The scary legend of the Broomway

I don’t know how true all this is – but it makes a damned good story… Keep out of the coffins folks!

Read more about it here, here, here and here.

‘For anyone who enjoys wandering out onto coastal flats during low-tide to explore the terrain, Britain’s Broomway has all the appearances of the perfect gateway. The tidal foot path, so-named for the hundreds of broomsticks that once marked its boundaries, has for nearly 600 years provided access from Essex, England to the farming communities of nearby Foulness Island.

‘The Broomway, however, is more dangerous than its name implies… For at least 100 people, and likely many more, it’s one walk they never returned from.

‘To access the Broomway, you must first leave the mainland of Essex at a point called Wakering Stairs. You then reach a causeway of brick and debris that takes you over the ominous Black Grounds, a kind of quicksand that locals refer to simply as “coffins.” Once on the Broomway, you’ll walk across a firm, silvery mudflat called the Maplin Sands.’

The sad sight of decaying sailing barges in the mud at Hoo

SBs Alan, Remercie, Spinaway C, Ethel Ada (Ipswich), Adriatic, Felix, Scotsman & Dannebrog at Hoo. 2013 2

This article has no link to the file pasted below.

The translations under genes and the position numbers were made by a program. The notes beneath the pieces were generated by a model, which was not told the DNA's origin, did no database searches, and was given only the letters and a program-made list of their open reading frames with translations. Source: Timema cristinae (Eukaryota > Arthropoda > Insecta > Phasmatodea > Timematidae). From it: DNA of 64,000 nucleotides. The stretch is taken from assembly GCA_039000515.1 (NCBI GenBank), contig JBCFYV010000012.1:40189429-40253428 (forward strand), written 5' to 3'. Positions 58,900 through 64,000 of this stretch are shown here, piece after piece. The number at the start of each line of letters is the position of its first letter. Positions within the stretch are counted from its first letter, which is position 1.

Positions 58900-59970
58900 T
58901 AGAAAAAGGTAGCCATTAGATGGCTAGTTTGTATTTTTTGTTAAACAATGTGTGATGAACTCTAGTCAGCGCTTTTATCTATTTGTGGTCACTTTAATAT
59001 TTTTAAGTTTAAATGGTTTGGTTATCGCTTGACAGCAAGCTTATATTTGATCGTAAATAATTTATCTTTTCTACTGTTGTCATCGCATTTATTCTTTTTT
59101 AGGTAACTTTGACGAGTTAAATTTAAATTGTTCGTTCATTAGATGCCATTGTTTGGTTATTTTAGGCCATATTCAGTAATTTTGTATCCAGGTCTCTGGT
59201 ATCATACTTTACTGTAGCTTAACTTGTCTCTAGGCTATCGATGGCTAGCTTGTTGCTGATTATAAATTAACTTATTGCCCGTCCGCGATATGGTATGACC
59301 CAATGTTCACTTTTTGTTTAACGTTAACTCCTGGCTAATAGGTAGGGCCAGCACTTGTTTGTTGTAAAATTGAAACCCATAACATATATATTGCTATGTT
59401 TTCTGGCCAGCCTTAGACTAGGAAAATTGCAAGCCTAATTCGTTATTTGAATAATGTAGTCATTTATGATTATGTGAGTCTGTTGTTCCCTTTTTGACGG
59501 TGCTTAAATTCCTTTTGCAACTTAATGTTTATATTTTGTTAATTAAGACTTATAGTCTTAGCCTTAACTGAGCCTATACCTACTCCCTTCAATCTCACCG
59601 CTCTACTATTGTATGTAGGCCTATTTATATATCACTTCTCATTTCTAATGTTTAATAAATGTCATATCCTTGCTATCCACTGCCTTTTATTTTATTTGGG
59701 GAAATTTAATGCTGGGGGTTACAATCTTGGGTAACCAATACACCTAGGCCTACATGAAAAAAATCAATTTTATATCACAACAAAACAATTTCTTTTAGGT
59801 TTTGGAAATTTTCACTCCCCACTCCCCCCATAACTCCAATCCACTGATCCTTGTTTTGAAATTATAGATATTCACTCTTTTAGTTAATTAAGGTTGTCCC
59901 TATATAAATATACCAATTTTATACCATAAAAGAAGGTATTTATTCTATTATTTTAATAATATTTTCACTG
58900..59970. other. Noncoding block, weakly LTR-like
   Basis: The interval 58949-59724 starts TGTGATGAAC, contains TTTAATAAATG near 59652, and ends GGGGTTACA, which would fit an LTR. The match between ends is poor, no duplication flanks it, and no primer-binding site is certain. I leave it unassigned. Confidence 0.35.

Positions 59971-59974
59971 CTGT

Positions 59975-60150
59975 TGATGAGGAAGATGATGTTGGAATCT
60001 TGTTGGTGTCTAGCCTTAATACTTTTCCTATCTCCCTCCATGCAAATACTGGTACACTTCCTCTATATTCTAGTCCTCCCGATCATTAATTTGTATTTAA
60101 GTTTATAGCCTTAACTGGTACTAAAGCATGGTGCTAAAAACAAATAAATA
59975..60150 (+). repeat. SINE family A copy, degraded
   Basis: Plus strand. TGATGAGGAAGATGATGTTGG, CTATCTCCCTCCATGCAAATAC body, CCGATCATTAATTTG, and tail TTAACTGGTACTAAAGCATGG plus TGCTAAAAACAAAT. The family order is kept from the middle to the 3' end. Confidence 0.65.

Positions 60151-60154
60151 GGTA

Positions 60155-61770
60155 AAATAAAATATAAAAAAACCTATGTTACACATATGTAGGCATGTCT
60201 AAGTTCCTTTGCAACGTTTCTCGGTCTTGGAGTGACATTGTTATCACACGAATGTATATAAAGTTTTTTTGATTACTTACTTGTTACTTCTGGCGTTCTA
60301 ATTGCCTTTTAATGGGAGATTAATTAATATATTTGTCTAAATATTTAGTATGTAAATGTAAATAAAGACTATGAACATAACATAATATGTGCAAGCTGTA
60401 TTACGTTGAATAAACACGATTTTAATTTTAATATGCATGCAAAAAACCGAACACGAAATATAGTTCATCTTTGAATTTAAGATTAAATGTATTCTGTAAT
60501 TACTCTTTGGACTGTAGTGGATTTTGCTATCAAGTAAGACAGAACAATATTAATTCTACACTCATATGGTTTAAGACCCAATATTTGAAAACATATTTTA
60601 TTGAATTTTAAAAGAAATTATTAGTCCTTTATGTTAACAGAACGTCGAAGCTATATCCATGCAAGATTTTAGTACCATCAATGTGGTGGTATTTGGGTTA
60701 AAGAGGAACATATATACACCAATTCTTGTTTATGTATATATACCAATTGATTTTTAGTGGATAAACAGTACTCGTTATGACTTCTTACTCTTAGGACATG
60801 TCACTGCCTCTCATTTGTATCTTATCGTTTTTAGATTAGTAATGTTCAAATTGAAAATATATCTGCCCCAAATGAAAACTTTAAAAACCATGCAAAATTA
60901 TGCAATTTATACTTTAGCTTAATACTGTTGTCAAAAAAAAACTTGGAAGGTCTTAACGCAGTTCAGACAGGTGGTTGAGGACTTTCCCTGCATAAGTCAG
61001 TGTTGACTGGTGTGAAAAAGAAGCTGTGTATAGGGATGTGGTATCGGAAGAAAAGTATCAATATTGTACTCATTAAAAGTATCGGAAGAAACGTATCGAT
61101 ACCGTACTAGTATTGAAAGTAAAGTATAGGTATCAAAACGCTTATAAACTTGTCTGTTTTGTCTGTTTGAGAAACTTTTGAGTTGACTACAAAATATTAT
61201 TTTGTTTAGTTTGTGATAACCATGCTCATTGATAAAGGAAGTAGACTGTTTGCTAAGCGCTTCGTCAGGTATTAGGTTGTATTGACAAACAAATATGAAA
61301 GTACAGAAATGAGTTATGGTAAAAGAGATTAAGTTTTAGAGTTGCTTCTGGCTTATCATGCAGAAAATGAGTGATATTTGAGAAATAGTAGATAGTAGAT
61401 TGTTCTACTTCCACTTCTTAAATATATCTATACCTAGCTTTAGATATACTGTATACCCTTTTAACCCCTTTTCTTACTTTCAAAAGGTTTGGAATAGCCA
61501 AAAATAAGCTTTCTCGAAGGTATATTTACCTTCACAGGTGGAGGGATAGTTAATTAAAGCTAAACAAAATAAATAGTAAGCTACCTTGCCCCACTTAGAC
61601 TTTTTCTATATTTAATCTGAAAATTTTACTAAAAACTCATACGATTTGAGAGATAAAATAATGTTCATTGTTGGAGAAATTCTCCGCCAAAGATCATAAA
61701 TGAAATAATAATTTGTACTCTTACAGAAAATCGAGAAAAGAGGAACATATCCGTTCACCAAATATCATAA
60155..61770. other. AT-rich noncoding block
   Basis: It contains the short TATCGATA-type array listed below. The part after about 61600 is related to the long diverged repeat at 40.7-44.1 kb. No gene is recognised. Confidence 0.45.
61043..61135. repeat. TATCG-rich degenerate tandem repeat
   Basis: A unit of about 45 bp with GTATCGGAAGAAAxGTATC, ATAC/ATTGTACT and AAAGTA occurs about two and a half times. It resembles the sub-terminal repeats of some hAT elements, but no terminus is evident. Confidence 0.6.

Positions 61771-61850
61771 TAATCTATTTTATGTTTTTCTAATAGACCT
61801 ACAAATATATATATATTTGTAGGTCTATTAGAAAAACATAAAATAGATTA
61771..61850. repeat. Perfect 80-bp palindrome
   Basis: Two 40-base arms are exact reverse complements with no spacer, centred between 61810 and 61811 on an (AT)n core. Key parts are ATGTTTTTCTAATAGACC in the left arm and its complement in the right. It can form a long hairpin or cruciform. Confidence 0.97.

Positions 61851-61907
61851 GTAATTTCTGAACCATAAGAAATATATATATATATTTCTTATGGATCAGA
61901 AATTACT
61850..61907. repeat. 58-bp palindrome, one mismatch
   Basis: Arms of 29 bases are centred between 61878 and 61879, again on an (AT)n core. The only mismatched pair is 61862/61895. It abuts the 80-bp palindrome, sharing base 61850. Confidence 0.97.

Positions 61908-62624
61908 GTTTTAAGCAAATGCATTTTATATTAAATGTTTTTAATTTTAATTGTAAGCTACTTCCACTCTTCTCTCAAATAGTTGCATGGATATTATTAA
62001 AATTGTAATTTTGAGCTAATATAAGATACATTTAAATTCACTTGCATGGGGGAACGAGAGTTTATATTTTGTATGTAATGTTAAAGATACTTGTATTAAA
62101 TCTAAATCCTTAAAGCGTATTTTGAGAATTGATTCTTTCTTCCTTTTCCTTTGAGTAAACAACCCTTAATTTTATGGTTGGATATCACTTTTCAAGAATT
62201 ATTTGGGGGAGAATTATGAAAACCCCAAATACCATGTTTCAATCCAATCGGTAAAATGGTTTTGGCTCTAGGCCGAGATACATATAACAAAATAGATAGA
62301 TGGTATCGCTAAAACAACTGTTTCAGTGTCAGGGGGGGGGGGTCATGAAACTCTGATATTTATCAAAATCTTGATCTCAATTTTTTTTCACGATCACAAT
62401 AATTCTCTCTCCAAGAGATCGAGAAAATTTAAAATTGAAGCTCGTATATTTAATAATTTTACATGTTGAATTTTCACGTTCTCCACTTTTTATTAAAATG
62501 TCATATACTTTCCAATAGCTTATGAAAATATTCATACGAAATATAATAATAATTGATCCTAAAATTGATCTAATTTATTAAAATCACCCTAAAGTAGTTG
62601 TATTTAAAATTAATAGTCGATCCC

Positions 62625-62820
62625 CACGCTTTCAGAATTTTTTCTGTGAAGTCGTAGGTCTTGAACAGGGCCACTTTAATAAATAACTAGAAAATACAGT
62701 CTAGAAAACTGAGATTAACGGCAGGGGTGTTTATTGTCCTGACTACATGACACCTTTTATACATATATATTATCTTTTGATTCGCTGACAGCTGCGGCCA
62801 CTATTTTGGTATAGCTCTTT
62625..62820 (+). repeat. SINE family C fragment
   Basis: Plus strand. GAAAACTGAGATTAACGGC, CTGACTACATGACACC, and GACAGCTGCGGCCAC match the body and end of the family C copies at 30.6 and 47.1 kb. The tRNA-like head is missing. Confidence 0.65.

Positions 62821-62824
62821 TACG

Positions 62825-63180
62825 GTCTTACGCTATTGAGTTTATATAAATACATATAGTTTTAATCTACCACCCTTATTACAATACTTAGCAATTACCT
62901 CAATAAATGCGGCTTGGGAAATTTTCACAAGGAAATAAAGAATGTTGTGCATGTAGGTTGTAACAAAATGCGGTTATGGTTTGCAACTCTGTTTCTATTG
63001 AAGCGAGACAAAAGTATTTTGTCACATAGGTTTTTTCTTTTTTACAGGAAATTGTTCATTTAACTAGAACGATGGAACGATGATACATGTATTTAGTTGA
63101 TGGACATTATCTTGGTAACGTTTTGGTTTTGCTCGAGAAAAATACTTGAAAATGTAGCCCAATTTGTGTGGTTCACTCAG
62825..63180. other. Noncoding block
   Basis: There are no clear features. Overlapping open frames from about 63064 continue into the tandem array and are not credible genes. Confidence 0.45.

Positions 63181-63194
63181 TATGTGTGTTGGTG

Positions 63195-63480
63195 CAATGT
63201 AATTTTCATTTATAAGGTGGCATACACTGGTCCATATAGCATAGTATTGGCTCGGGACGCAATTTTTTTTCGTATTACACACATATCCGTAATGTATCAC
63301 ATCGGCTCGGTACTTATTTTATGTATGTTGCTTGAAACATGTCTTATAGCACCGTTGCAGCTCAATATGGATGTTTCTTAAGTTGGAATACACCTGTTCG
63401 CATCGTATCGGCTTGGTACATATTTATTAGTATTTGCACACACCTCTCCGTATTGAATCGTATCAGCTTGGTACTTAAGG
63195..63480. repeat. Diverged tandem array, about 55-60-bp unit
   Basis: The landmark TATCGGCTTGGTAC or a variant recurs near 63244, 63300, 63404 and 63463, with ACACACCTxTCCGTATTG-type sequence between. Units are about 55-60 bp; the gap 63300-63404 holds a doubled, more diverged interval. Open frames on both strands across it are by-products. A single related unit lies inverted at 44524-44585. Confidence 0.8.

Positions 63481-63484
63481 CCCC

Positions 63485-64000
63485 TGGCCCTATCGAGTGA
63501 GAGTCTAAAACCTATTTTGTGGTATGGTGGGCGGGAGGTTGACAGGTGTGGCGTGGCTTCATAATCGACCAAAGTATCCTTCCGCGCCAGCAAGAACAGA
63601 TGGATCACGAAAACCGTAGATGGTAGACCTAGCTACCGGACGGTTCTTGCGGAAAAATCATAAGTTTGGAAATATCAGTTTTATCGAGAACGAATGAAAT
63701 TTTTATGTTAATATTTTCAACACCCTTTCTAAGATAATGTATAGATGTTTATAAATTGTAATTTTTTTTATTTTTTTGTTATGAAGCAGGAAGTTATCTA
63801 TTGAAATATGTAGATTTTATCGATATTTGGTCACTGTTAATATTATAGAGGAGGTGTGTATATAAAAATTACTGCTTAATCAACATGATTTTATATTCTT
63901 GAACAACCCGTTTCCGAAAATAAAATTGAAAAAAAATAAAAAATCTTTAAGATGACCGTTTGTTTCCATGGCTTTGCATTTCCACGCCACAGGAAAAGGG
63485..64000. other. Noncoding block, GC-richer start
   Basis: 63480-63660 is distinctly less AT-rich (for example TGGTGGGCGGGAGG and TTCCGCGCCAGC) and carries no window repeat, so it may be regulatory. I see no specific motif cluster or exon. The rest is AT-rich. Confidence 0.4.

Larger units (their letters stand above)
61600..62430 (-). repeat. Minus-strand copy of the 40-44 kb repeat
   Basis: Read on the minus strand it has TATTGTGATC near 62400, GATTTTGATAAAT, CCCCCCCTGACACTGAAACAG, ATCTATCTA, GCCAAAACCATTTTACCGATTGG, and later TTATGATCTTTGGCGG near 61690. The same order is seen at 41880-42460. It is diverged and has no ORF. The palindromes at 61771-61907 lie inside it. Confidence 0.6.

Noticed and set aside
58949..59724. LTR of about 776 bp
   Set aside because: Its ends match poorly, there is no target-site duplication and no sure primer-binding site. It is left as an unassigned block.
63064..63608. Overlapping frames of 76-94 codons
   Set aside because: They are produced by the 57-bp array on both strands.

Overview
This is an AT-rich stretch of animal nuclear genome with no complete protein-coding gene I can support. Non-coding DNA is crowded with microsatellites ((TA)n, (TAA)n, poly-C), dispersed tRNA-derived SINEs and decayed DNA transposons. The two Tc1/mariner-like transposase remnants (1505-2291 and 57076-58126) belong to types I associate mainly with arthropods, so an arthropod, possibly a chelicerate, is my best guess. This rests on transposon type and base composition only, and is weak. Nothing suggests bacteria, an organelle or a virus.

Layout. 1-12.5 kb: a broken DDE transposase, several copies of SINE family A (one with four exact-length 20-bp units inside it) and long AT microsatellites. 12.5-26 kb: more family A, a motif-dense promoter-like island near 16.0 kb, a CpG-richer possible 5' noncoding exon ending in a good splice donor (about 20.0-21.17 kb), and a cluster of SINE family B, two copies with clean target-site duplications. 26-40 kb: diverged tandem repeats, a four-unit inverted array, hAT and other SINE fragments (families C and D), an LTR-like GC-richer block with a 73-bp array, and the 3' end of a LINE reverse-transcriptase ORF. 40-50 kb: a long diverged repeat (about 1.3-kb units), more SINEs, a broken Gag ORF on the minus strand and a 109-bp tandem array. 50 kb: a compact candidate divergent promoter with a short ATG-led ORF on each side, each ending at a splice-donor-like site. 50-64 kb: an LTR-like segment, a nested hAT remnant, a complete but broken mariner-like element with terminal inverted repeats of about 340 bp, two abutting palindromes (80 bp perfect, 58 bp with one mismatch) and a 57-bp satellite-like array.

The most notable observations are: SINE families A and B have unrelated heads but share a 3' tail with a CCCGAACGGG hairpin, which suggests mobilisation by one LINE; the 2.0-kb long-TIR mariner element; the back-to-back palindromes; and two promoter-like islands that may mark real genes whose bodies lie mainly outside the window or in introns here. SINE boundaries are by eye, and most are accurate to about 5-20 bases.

These shots of sailing barges sinking into the mud at Hoo seem particularly poignant.

The creeks of North Kent are littered with the bones of sailing barges, but where most are interesting reminders of the distant past and add interest to the mud, these barges are an especially sad sight, not least because just a few short years ago many of them were either afloat or were in restoration and appeared to have good prospects.

The photos were taken by Mick Nolan of the Thames Sailing Barge Trust, which maintains and charters two sailing barges, SB Centaur and SB Pudge. Thanks Mick!

The TSBT has a Facebook page here. I have pals who are holidaying aboard one of their boats this very week.

Googleing reveals a little information about the barges in the photos.

The Mersea Museum list reveals that SB Alan was built in London in 1900 and was operated by the London and Rochester Trading Co of Rochester.